Gambia Agriculture and Fishing Overview


Agriculture employs a large majority of Gambia’s population. It is practiced almost exclusively in small family farms. Most farmers grow both self-catering and peanut crops, which are the country’s most important export goods.

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Almost half of all cultivated land is occupied by peanuts, a crop imported from Brazil in the 18th century. The harvests are sometimes small due to drought or insect infestation. Around a fifth of the peanuts are consumed in the country, the rest is exported. A considerable part of the harvest is smuggled to Senegal, as the price is often higher there. Cotton and fruit are also grown for export.

The most important food crops are millet, sorghum, corn, rice and cassava. The Gambia, however, is not self-sufficient in food. Especially the need for rice is largely covered by imports and food aid. Rice is traditionally grown in the wetlands along the river, and several projects have been launched to expand the cultivation area by means of irrigation. For Gambia defense and foreign policy, please check prozipcodes.

One limitation to the irrigation is that the water is salty far up in the Gambia River. Furthermore, tree felling for firewood and animal overgrazing destroys the soil. Dependence on rain is a problem. Less than half of the arable land is cultivated. Furthermore, the harvests are small in a global perspective, and the cultivation methods are old-fashioned.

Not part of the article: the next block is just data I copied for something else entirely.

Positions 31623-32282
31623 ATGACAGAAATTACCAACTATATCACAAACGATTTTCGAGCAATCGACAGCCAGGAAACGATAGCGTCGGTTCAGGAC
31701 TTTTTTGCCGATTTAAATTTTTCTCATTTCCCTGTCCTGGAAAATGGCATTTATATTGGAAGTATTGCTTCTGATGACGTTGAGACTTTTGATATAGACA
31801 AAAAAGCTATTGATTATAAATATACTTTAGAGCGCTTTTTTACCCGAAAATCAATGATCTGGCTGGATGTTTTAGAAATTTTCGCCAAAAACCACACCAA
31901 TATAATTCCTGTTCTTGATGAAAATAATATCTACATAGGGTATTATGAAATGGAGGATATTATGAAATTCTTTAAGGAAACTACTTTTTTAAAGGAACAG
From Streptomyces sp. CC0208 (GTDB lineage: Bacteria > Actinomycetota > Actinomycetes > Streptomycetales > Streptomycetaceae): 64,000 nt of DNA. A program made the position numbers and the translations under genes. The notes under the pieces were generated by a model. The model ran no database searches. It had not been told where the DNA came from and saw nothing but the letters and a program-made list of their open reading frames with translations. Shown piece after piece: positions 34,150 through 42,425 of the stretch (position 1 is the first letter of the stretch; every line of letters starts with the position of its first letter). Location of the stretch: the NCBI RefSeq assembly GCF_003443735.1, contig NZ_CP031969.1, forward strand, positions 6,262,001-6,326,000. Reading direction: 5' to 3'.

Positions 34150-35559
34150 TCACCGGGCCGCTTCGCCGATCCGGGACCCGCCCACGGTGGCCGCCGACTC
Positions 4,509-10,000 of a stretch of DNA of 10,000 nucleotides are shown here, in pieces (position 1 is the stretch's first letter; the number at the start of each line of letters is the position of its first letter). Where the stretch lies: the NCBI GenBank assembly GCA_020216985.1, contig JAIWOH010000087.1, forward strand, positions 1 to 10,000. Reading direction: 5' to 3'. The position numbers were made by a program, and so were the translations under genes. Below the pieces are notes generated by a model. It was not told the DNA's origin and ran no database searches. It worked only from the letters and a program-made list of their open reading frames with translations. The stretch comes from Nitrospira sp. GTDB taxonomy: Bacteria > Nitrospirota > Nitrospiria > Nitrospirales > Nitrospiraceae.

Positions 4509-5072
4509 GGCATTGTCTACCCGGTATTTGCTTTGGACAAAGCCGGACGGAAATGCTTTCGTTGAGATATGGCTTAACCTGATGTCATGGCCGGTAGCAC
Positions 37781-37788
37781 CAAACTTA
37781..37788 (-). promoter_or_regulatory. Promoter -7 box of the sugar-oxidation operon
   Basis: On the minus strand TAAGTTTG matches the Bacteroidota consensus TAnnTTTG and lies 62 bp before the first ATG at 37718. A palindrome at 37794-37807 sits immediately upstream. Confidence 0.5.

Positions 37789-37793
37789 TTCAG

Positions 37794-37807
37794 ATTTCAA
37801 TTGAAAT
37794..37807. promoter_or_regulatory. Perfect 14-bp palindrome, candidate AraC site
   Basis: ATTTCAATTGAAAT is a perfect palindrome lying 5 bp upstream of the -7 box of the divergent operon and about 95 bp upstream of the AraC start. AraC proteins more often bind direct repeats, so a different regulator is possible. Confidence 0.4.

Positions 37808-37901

Many farmers keep cows, goats, sheep and pigs, which contribute to the livelihood.

Fish is also an important part of the diet. Fishing is conducted using traditional methods, both in the river and off the coast. The fishing sector is relatively undeveloped.


Agriculture’s share of GDP

23.0 percent (2017)

Percentage of land used for agriculture

59.8 percent (2016)



“No change in laws against homosexuality”

June 23rd

The government is responding to recent social media rumors that the Gambia is about to decriminalize homosexuality. In a statement it states that the country’s attitude to homosexuality “reflects the people’s norms” and that there are no plans to change the strict laws that prohibit all acts that can be interpreted as gay. According to the government, the rumors are about a malicious attempt to pick cheap political points.


The Gambia closes borders and airspace

March 23rd

A 70-year-old imam from Bangladesh becomes the first to die of the covid-19 viral disease in Gambia. The man had arrived in The Gambia on March 13 after traveling around several other countries, most recently in Senegal. This leads to the Gambia closing both its airspace and all land borders for 21 days. Authorities say they are searching for 15 people who left the hotel where they were quarantined after coming to the country from the UK.

The Gambia closes schools

March 17

The Gambia now gets its first case of the covid-19 viral disease. The infected is a young woman who has returned from the UK. The woman must have quarantined herself after she became ill. The Gambia had already decided before closing all schools for three weeks and that everyone coming from affected countries should be quarantined for two weeks. All events that gather many people have also been banned.